Thinking to start in Brazilian Jiu-Jitsu?

Here is what to expect on your first class at BJJ Academy

The purpose of this article is to answer any questions you might have about starting to train in BJJ, and your first class in particular. Every school is different, but this article will help you understand how WE do at Ivam Maciel BJJ Academy. You’ll find a glossary of basic Brazilian Jiu-Jitsu terms at the bottom of this article. This is to help you understand any technical words used here or in your first class.

Just Visiting?

We work on ‘open doors policy’ so, if you just visiting Brighton and already train elsewhere, we welcome you to visit, train and roll at any of our locations. Come over, meet the team, the coach and ask questions before ever getting on the mats. Obviously, DON’T BE LATE!

What to Wear If you starting from fresh, you’ll need to figure out what to wear. Here at BJJ Academy we try to make things as easier as we can for you. For your first week of training, you don’t need to own a Brazilian Jiu-Jitsu gi, we actually will lend you one free of charge for you to have an experience and see if BJJ it’s for you before you spend money buying your own gi. Just show up at the Academy and we will help you out with it. After one week, you will need to buy a Brazilian Jiu-Jitsu gi if you continue training, we also offer good prices on our in-house store, you can buy it straight from us.

Hygiene Make sure your finger and toe nails are well-groomed. If you have long hair, you’ll want to put it up in a ponytail or bun during class. You should also remove any piercings to prevent injuries.

Your First Class As we have mentioned above, the best thing to do is to show up a at least 15 minutes early to introduce yourself to the instructor and check out the school (if you haven’t visited already). You’ll need to sign a waiver and you ready to go. Before class starts, you’ll have a chance to get dressed and stretch out on the mats. Be sure to get everything ready before class starts so you don’t have to miss anything.

Warm-ups Most of our classes start with a group warm-up, such as running laps and doing push-ups, followed by solo drills like forward and backward breakfalls and shrimping. Those last three moves will probably be new to you, so just watch what everyone else is doing and try to copy them. These are to help you learn how to fall safely and move your hips on the ground. Don’t worry if you don’t get the exercises correct at first—no one does on their first day, and they take a little practise. Just give it your best try and the instructor or a higher belt (who will be assisting you during your first class) will make sure you learn to do it right.

Techniques After warm-ups, you’ll be partnered with someone and go to your own section of the mats to be taught your first lesson. At BJJ Academy you will practice a beginner curriculum (Drill #1), which includes: Guard pass to side control - Taking mount from side control and your first submission ever, the Americana armlock from mount.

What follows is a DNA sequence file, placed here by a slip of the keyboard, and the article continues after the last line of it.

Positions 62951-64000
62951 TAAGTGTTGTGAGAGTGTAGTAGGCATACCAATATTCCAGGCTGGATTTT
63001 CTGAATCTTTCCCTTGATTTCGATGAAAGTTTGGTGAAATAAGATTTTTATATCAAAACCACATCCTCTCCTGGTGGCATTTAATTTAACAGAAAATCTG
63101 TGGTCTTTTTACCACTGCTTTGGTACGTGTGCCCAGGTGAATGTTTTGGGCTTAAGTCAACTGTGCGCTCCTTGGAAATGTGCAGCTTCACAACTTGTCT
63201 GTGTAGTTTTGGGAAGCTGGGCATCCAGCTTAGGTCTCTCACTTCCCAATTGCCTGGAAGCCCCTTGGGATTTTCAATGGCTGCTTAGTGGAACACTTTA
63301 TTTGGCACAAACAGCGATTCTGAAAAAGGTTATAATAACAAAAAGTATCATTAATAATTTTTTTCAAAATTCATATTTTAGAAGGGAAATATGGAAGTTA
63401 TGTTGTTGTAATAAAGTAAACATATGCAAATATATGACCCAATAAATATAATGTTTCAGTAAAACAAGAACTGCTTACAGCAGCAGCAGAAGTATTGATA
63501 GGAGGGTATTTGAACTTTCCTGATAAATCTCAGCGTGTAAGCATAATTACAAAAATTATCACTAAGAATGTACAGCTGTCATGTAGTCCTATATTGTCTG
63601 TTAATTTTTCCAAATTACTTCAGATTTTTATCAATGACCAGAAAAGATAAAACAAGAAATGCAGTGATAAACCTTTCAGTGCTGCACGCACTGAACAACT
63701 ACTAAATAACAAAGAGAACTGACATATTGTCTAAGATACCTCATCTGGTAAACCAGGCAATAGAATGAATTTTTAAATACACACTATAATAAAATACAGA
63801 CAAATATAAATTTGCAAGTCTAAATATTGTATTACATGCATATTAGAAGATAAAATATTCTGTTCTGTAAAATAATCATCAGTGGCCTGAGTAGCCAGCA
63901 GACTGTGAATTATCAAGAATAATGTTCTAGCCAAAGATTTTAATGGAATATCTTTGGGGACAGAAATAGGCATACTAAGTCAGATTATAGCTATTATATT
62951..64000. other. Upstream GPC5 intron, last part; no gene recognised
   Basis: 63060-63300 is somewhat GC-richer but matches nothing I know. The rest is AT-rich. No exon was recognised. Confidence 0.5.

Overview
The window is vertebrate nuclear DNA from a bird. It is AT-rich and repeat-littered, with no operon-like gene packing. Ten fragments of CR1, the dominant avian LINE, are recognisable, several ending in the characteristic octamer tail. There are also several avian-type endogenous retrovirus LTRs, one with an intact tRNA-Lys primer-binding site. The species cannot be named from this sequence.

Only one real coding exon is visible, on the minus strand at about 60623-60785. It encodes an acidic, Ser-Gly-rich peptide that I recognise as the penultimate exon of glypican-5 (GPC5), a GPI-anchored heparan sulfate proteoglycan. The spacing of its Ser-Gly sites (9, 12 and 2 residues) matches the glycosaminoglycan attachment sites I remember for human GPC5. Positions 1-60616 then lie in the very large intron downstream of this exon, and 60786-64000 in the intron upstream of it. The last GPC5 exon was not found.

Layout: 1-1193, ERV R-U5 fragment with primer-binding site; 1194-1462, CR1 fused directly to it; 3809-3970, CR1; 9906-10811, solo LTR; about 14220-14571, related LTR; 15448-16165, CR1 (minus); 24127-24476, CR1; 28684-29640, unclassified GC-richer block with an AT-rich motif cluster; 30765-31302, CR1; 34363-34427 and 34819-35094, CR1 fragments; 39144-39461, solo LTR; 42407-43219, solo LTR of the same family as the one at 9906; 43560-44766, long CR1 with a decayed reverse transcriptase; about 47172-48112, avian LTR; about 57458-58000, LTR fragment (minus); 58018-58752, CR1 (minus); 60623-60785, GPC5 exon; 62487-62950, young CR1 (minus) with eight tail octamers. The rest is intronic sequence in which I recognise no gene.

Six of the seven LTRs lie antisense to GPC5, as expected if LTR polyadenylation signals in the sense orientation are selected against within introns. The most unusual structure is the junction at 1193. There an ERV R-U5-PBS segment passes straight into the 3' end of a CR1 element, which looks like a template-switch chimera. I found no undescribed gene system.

Basic Rules * No striking, punching or kicking. * No eye gouging or hair pulling. * No twisting or grabbing fingers. * No slamming (picking someone up and dropping them). * No heel hooks (twisting the foot or knee). * No neck cranks. Remember that Brazilian Jiu-Jitsu is designed to be trained safely without serious injury. These rules are to help keep you and your training partners safe and healthy. Tapping The normal way you signal submission in Brazilian Jiu-Jitsu is to tap your opponent three times. When you tap, make sure you do it hard enough that your partner can feel it; or tap yourself or the mat where they can see and/or hear it; or verbally tap by saying “Tap!”; or loudly tap the mat with your foot so they can hear it. Likewise, be aware of your training partner tapping and stop whatever you are doing when he does so. Tapping is just part of training and there is no shame in it. Don’t worry about winning or losing. Just try the techniques you’ve learned to the best of your ability and tap when you need to, ideally before it hurts. Sparring At BJJ Academy the class concludes with live sparring. The coach will match you up with a sparring partner(s), and you will practise (roll) for 5 minutes round. At the start of each round, you’ll begin by facing your partner on your knees. When you’re both ready shake hands and start to roll: try out your techniques, stopping whenever one of you taps and restarting from knees. After Class With class over, you might have more questions, now you’ve trained for the first time. If you enjoyed the class and want to continue training, you can also discuss prices and setup a schedule. I hope this answers any questions you might have about what your first day could be like at Ivam Maciel BJJ Academy. Good luck in your future training. Glossary Americana — A basic submission where the arm is bent and twisted towards the head in order to crank the shoulder. Also called American armbar, bent armlock, chicken wing, hammer lock, paint brush, top wrist lock, ude garami, and v-lock. Breakfall — The techiques for safely falling to the ground, such as after a throw. To breakfall means to execute a safe fall to the mat. Also called rollovers and ukemi. Gi — The uniform worn when training in Brazilian Jiu-Jitsu. Also called kimono. Guard — A number of positions in grappling where the person on bottom is defending themselves and controlling the person on top using their legs. Closed guard is where the position is held with one’s legs wrapped around their opponent’s waist with their ankles crossed. Open guard Guard pass — A technique done in order to get around or “pass” someone’s guard, ending with them securely holding a dominant position. Attempting to perform these techniques against an opponent is called passing the guard. Heel hook — A submission where the heel is used to twist the leg and possibly tear the knee. Mount — A dominant position in grappling where the person on top sits straddled across the torso of the person on bottom. In a self defense situation, the person with mount would be able to strike without much threat of being struck back. In grappling, mount offers the leverage and control to effect chokes and armlocks. The person on the bottom is considered mounted. No-gi — Refers to training without the gi, usually wearing shorts and a T-shirt Hip escape — A drill done to train proper hip movement while on one’s back. It is an important part of many escapes and techniques. It is called hip escape because of it is used in combination with the elbow in several escapes. Side control — A number of dominant positions in grappling where the person on top pins the opponent, usually with chest to chest contact. Also called crossbody, cross-side and side mount. Many particular holds from side control have specific names, such as 100 kilos and scarf hold. Sweep — A technique done from guard to put an opponent on their back and allow one to come up on top. To sweep means to successfully perform such a technique. Take the back — To gain one of the most dominant positions in grappling (called rear mount) on an opponent’s back. From here, one can strike (in self defence situations) or choke with little fear of retaliation. Weave — The type of fabric a Brazilian Jiu-Jitsu gi is made from. Single weave is one of the thinnest types, making it good for hot weather training. Double weave is twice the thickness of single, and gold weave is somewhere between the two. Summer weave is the lightest and most easily torn. Upa — A bridging movement where you lie on your back and lift your hips off of the ground. Used in the basic bridge-and-roll mount escape.